The first wave of API Gateways, historically, were offered as a component within larger API Management platforms. As the industry evolved, a new wave of API Gateways were introduced to provide solutions to a changing landscape. Some of these gateway providers are now supplementing their standalone offering with additional tools, often centered around a management approach more conducive to internal API lifecycles.
Presented here is a comprehensive, yet not entirely exhaustive, list of popular API Gateways in use today. A few areas of research have been highlighted:
Why use an API Gateway?
API Gateways are often a means of centralizing control between API Producers and Consumers. This can take a few different shapes:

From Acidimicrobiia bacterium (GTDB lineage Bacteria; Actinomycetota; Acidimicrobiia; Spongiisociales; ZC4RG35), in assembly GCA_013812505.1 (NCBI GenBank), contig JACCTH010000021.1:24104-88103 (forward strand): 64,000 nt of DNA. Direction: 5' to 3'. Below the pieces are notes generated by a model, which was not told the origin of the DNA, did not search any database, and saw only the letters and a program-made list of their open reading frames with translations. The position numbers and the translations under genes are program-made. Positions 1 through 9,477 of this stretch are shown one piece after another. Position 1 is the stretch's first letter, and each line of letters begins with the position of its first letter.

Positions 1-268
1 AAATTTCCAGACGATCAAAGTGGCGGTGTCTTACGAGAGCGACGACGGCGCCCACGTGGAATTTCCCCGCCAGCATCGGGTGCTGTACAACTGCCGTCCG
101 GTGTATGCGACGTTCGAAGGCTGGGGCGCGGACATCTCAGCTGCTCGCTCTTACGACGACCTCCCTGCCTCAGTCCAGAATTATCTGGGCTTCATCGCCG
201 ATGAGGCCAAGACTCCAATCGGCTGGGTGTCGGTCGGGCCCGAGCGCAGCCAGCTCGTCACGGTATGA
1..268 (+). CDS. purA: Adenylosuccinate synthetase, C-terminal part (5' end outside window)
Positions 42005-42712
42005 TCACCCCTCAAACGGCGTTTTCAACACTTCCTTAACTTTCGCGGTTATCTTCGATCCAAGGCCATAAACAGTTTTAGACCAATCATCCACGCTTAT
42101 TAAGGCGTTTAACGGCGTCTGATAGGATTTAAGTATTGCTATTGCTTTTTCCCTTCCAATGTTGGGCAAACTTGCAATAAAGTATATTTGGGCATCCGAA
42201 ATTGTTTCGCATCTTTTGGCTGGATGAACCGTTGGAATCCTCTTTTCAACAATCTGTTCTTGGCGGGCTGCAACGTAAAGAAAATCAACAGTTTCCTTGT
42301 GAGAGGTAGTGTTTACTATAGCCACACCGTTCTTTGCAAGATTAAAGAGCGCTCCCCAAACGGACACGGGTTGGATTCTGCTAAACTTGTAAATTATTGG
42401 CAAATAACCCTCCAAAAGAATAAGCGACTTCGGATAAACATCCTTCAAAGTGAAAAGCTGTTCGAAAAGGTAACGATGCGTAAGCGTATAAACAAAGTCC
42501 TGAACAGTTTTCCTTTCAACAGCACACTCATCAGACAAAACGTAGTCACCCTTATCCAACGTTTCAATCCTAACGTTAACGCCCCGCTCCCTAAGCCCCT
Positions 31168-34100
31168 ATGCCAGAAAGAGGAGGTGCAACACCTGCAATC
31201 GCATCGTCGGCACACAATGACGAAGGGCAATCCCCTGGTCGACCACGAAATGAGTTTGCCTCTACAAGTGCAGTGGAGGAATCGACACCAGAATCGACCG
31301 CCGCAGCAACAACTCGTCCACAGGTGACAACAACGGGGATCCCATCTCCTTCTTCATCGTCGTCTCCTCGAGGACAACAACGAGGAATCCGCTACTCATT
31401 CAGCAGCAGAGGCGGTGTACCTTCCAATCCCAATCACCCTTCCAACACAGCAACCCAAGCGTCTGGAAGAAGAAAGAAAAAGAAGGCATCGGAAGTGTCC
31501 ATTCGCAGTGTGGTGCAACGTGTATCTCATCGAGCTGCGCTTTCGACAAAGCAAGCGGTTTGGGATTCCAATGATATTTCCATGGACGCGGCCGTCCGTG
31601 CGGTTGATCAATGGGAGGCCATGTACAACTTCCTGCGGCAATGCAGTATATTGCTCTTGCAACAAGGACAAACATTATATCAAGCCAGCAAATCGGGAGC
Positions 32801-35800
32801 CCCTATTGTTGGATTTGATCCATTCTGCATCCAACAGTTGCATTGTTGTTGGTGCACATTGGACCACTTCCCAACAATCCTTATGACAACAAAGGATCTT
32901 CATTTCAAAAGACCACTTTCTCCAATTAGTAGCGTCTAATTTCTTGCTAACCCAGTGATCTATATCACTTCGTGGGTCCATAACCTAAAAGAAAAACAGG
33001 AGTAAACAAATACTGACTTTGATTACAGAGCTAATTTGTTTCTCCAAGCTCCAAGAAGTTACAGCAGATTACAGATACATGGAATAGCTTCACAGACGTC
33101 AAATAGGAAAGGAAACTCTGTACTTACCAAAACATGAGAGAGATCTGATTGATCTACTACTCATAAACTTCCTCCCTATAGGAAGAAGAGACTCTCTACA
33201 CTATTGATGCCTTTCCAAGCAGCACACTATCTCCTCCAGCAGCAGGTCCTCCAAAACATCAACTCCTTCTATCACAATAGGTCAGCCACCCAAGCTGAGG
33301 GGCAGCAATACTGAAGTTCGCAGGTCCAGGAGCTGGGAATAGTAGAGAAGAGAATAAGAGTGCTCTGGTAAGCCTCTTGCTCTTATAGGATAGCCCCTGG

- Creating a façade pattern to present a RESTful API in front of legacy services.
- Enforcing authentication and authorization.
- Rate limiting traffic.
- Routing to static or dynamic targets (e.g., phased rollouts, canary deployments).
Real-world API Gateway deployments
While many API Gateways are looking to cover both the external and internal use cases associated with APIs, it's often common these days to see multiple gateways deployed inside a single environment.
Typically, this may take the form of a first-wave gateway platform such as Apigee Edge for external APIs and more lightweight alternatives, such as Kong, for internal use cases.
This multi-gateway reality is becoming a new normal for API practitioners today.
API Gateway research can be fairly extensive. Each gateway entry is labeled with one of a few different research statuses to indicate its good-enough completeness and accuracy. We are open to suggestions and welcome Pull Requests to the postman-open-technologies/api-gateways repository on GitHub.